A neighbor of the zip line operation that held its “soft opening” Monday is suing to close it down on the grounds that it is a commercial venture in a residential zone. The complaint, filed this week in Superior Court, also alleges that one or more structures connected with the venture are built closer to the required 15 feet from adjacent property.
A zip line is a type of aerial rope slide mounted on an incline to enable a user to travel or tour, often accessing remote areas, by a pully system and gravity. Zip line tours are becoming popular vacation activities.
Andrew Bowers, manager of the Tree Limin Extreme, which operates the attraction, said late Wednesday he was unaware of the complaint and thus unable to offer an immediate response. The venture does have its building permits and business license.
The case has an interesting political twist. The plaintiff is an entity called One St. Peter LLC – read prominent attorney Paul Hoffman – which owns Parcel No. 1 Estate Peter, next to Parcels 2 and 2A where Tree Limin Extreme LLC has constructed a building and several platforms with zip lines running from one to another. Hoffman’s sister, Jane Walker, lives in a home on Parcel No. 1.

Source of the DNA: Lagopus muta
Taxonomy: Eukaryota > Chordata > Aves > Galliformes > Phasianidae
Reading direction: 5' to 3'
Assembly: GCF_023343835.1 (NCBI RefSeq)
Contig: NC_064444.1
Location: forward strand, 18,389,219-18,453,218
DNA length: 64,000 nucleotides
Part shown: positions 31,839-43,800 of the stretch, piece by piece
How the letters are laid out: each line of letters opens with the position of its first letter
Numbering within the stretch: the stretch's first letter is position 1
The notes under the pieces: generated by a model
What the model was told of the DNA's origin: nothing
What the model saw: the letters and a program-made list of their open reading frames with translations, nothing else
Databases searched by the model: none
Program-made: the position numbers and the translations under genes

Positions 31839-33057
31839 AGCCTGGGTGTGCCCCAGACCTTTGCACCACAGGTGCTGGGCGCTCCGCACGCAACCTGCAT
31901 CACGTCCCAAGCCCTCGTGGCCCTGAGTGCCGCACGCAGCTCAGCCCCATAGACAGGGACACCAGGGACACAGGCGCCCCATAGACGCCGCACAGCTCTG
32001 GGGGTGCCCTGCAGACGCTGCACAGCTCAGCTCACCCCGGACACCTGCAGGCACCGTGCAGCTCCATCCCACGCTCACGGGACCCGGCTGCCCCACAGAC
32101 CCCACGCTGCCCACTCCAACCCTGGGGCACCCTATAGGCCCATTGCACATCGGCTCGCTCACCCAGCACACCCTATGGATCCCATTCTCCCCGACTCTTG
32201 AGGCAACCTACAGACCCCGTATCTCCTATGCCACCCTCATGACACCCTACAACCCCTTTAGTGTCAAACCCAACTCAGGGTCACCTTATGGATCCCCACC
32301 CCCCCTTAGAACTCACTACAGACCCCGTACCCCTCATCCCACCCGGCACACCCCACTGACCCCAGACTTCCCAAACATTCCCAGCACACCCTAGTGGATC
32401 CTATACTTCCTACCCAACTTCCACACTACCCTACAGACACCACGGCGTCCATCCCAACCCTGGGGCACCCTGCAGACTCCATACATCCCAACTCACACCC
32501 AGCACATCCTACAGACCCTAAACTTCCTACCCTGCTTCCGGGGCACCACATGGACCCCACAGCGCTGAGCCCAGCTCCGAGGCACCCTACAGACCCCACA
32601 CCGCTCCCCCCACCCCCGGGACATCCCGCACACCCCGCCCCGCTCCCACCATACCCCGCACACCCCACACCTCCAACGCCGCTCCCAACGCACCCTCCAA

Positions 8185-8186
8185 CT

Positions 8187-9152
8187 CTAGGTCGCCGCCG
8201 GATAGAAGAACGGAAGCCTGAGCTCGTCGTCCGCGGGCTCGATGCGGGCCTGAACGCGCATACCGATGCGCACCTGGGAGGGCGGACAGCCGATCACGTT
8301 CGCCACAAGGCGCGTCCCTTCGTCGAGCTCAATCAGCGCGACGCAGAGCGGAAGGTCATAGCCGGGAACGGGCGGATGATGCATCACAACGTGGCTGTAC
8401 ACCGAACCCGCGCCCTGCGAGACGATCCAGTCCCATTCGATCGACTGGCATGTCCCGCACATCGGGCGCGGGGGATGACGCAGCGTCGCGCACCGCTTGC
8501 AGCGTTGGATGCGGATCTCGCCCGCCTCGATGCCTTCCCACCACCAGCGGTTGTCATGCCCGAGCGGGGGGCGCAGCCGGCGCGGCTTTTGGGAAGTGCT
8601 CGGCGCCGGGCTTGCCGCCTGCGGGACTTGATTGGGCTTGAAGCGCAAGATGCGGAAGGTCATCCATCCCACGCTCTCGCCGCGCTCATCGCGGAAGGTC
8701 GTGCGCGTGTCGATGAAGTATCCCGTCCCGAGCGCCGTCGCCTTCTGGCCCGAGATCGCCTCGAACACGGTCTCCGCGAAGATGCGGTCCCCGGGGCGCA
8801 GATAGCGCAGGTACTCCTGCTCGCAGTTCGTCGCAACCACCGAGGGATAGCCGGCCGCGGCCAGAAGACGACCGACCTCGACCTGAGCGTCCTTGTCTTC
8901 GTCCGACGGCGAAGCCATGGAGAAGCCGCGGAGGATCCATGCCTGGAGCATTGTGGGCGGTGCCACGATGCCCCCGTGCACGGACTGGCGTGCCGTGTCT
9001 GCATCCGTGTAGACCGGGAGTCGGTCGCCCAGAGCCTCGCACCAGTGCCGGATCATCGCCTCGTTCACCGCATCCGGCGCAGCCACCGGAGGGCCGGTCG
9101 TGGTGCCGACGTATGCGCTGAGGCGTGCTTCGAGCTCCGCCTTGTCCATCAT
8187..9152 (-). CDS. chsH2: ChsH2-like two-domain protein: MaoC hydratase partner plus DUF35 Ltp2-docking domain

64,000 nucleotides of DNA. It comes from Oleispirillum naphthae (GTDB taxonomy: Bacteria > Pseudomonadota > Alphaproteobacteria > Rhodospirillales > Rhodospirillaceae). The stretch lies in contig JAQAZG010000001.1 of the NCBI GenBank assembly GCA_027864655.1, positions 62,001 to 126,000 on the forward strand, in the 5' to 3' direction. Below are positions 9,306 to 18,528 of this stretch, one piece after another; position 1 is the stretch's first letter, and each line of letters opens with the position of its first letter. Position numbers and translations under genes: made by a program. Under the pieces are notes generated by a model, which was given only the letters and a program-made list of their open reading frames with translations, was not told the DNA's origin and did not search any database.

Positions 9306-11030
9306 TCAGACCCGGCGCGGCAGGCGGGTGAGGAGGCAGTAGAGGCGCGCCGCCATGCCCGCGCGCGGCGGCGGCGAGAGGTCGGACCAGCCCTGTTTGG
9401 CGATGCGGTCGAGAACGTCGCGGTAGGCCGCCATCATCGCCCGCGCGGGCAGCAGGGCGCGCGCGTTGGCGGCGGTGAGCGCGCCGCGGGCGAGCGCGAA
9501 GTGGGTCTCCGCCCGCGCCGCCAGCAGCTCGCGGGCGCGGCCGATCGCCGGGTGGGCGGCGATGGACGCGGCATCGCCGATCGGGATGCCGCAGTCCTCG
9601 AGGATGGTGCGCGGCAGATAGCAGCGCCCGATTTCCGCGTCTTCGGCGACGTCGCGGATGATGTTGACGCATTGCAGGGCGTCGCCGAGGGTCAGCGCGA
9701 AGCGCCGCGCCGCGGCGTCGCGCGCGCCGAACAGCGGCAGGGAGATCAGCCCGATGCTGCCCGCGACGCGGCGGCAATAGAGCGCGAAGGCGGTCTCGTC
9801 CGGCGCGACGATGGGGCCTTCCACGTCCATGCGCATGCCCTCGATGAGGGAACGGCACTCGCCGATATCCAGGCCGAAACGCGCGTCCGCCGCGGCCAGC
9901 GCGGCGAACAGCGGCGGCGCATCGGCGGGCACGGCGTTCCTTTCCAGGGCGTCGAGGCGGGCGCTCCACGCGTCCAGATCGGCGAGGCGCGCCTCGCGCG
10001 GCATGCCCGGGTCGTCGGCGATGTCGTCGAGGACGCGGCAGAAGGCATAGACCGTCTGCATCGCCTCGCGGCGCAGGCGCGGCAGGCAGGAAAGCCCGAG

“We tried very hard to resolve this amicably,” said Maria Tankenson Hodge, who is listed on the complaint as the attorney for One St. Peter LLC. “We would have preferred a neighborly resolution.”
As for Hoffman’s status, Hodge acknowledged that he is viewed as close to the governor, who has publically supported a zip line attraction as a way to improve tourism, but Hodge said in this case, Hoffman is “just another Virgin Islands resident trying to get fair treatment from the government.”
The soft opening resulted in neighbors being subjected to “loud shouts, squeals and generally disturbing noise” that will only get worse once the attraction is in full operation, according to the complaint.
It asks the court for a preliminary and permanent injunction and a declaratory judgment closing the attraction and forcing the owners to remove structures that the plaintiff says were constructed within the legally required 15-foot setback from the property line.
In a phone interview, Hodge described the structures as supports for the zip line platforms. “I’ve been told it’s several” that are within the setback.
The suit also seeks compensatory and punitive damages. Hodge explained that a plaintiff is not allowed to specify a figure for damages for a problem. “It depends how long it stays there before it’s rectified and how much harm it causes,” she said.
The Department of Planning and Natural Resources issued the building permit to Tree Limin Extreme and the Department of Licensing issued it a license. So why isn’t the government named in the suit?
“There are some administrative steps to take first,” Hodge said, adding that they had held off on those hoping to settle the issues without asking for a formal administrative hearing. But once the license was issued and the attraction opened, it was time to go to court.